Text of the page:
Hi Pascal: I would not interpret the convergence graphs to necessarily mean more accuracy. It just means the numerical algorithm has converged to the tolerance of the criterion that you set, and stopped going any further. Usually this is accomplished via mesh refinement or polynomial order (I'm assuming you're using the h- or p-adaptive methods for a static analysis). The accuracy really depends if the physics (such as material properties, manufacturing/machining tolerances, boundary conditions, and so on) are well-represented. If there is a stress singularity, there will be a problem in the final answer. If the loads and reactions don't exactly balance, there is an error. These errors can occur even if the algorithm has converged. As a global check, it is good to look at the total strain energy and see if that's equal to the work done by external loads.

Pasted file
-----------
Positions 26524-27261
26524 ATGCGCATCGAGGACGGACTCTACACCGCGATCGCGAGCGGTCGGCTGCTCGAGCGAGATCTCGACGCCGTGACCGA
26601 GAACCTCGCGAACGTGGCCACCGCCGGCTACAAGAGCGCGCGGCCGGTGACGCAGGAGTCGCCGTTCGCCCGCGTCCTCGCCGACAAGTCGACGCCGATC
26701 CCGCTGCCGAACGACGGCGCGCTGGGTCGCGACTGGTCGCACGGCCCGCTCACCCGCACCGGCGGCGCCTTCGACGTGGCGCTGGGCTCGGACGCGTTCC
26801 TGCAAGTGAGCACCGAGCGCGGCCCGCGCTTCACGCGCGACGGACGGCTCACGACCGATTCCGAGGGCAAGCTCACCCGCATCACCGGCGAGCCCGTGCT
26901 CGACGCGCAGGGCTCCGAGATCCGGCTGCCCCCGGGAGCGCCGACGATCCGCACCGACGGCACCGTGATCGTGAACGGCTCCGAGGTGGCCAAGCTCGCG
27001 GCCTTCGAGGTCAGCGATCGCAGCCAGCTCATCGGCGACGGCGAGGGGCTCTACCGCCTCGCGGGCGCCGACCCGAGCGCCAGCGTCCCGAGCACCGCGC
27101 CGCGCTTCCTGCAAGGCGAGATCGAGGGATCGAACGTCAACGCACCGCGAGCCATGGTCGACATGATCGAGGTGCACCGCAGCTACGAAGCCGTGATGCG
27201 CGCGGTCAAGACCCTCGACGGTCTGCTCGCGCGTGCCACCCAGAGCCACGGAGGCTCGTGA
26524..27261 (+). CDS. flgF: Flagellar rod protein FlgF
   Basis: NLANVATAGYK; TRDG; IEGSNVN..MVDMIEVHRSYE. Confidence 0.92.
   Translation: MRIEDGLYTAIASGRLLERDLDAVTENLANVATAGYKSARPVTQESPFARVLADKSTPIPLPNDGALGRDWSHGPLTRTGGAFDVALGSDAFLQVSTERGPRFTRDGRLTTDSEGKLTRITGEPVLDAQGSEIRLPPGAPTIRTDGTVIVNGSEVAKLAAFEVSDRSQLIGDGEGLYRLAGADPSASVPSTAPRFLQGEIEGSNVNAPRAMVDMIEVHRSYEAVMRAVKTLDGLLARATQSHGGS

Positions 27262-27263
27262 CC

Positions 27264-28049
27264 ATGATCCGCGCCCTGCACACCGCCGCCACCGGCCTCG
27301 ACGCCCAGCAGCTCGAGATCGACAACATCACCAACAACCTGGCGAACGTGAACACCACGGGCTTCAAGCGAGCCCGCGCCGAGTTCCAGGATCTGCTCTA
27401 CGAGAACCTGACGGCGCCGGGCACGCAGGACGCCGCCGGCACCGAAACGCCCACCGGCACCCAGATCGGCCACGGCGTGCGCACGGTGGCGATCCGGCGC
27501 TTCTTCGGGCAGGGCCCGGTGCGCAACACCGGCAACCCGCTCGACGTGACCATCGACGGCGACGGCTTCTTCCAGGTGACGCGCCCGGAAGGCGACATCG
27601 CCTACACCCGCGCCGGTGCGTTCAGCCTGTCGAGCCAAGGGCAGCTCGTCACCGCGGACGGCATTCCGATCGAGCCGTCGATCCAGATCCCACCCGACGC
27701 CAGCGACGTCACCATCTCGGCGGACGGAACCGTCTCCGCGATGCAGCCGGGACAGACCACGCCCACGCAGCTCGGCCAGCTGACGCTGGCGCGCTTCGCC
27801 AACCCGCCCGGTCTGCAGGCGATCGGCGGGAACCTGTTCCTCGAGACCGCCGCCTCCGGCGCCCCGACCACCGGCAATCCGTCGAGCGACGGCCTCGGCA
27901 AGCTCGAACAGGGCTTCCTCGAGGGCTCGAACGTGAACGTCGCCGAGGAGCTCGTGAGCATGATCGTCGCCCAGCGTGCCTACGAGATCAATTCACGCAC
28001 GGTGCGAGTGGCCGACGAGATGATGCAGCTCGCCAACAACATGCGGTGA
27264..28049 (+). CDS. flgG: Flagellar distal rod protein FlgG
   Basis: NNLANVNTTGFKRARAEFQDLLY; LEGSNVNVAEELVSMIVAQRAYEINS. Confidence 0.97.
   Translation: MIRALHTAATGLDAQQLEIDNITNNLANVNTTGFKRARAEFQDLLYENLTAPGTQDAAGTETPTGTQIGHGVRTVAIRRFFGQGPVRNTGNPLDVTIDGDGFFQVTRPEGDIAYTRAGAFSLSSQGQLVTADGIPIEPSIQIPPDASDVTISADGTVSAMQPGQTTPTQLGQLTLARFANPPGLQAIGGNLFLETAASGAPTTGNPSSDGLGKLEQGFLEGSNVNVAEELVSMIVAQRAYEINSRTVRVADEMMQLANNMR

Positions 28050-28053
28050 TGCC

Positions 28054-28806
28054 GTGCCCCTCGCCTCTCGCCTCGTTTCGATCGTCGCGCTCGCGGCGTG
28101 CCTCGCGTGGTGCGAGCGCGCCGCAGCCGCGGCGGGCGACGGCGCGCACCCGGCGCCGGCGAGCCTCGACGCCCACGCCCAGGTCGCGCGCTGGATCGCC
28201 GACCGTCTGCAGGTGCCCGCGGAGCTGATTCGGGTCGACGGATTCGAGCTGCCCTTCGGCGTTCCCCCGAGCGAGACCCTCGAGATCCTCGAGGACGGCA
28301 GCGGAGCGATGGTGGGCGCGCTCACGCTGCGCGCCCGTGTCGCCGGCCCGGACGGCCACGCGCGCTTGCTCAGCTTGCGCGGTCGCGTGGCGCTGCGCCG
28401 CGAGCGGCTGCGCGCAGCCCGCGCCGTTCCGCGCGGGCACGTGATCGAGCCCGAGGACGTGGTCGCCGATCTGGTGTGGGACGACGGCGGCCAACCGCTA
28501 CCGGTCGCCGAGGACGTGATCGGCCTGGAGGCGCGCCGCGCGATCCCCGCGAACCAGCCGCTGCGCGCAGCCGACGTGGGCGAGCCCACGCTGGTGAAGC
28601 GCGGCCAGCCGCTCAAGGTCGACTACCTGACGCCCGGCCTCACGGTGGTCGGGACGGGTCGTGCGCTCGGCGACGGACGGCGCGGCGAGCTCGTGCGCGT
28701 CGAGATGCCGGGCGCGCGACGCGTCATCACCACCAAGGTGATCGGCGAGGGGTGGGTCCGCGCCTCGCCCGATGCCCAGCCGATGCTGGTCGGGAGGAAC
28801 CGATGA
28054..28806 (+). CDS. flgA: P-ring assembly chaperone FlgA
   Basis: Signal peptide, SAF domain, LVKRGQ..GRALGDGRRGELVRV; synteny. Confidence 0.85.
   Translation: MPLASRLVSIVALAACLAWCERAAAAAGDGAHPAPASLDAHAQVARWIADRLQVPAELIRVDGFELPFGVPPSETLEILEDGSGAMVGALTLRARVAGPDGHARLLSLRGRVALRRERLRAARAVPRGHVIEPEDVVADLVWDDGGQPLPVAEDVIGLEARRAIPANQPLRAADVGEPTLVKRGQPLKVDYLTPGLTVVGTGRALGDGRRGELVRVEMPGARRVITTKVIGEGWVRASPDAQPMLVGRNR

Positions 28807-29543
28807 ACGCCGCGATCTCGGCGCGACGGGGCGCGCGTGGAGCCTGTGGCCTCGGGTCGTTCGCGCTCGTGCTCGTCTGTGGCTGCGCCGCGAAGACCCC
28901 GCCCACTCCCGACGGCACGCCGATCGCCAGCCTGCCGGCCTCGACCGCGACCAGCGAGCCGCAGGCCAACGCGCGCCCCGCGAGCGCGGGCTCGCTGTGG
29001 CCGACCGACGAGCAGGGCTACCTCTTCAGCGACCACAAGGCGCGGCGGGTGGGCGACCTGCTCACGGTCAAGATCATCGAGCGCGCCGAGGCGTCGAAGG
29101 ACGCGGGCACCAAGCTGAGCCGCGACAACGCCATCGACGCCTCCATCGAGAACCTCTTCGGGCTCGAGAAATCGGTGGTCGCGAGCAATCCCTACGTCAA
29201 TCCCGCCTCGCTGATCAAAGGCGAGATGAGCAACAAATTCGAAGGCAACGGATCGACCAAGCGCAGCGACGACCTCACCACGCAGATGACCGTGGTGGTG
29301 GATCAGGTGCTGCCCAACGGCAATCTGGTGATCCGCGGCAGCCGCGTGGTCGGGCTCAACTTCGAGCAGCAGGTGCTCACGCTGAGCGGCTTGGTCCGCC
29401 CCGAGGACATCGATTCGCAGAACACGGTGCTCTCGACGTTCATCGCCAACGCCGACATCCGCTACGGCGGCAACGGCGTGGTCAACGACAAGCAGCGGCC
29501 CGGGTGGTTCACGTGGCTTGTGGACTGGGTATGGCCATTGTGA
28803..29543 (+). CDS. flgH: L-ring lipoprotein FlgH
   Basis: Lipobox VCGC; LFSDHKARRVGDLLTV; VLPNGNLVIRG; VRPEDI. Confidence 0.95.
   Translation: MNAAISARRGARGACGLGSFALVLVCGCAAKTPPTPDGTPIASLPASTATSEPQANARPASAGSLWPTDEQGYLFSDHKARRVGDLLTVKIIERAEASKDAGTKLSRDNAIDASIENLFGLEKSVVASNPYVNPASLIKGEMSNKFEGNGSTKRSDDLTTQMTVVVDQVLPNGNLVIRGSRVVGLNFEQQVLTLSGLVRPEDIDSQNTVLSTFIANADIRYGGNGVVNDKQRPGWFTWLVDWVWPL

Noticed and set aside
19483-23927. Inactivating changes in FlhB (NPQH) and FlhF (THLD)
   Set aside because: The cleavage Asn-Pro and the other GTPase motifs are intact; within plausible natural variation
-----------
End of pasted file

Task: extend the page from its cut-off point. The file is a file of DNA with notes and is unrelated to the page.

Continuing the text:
In any case, I usually resort to conducting the convergence check by hand, comparing answers of run 1, to those for run 2, 3,...n, and so on, until I get answer (n-1) within 10% or so of answer n. Compare that answer to a rough hand calculation or textbook approximation. Then, if you can find or conduct a lab test: compare to that, too. Results in FEA are considered quite good if you can get within 5 or 10% of a laboratory test.
The take-away is not to focus on the automatic convergence algorithms, but just check if the results make sense according to any other references you can find.
As far as the normalization - I'm not sure I have seen that one. I have seen where they graph the change in something, such as total strain energy, or displacement, or stress, or estimated stress error. Perhaps they are normalizing with respect to the first value obtained (as a ratio).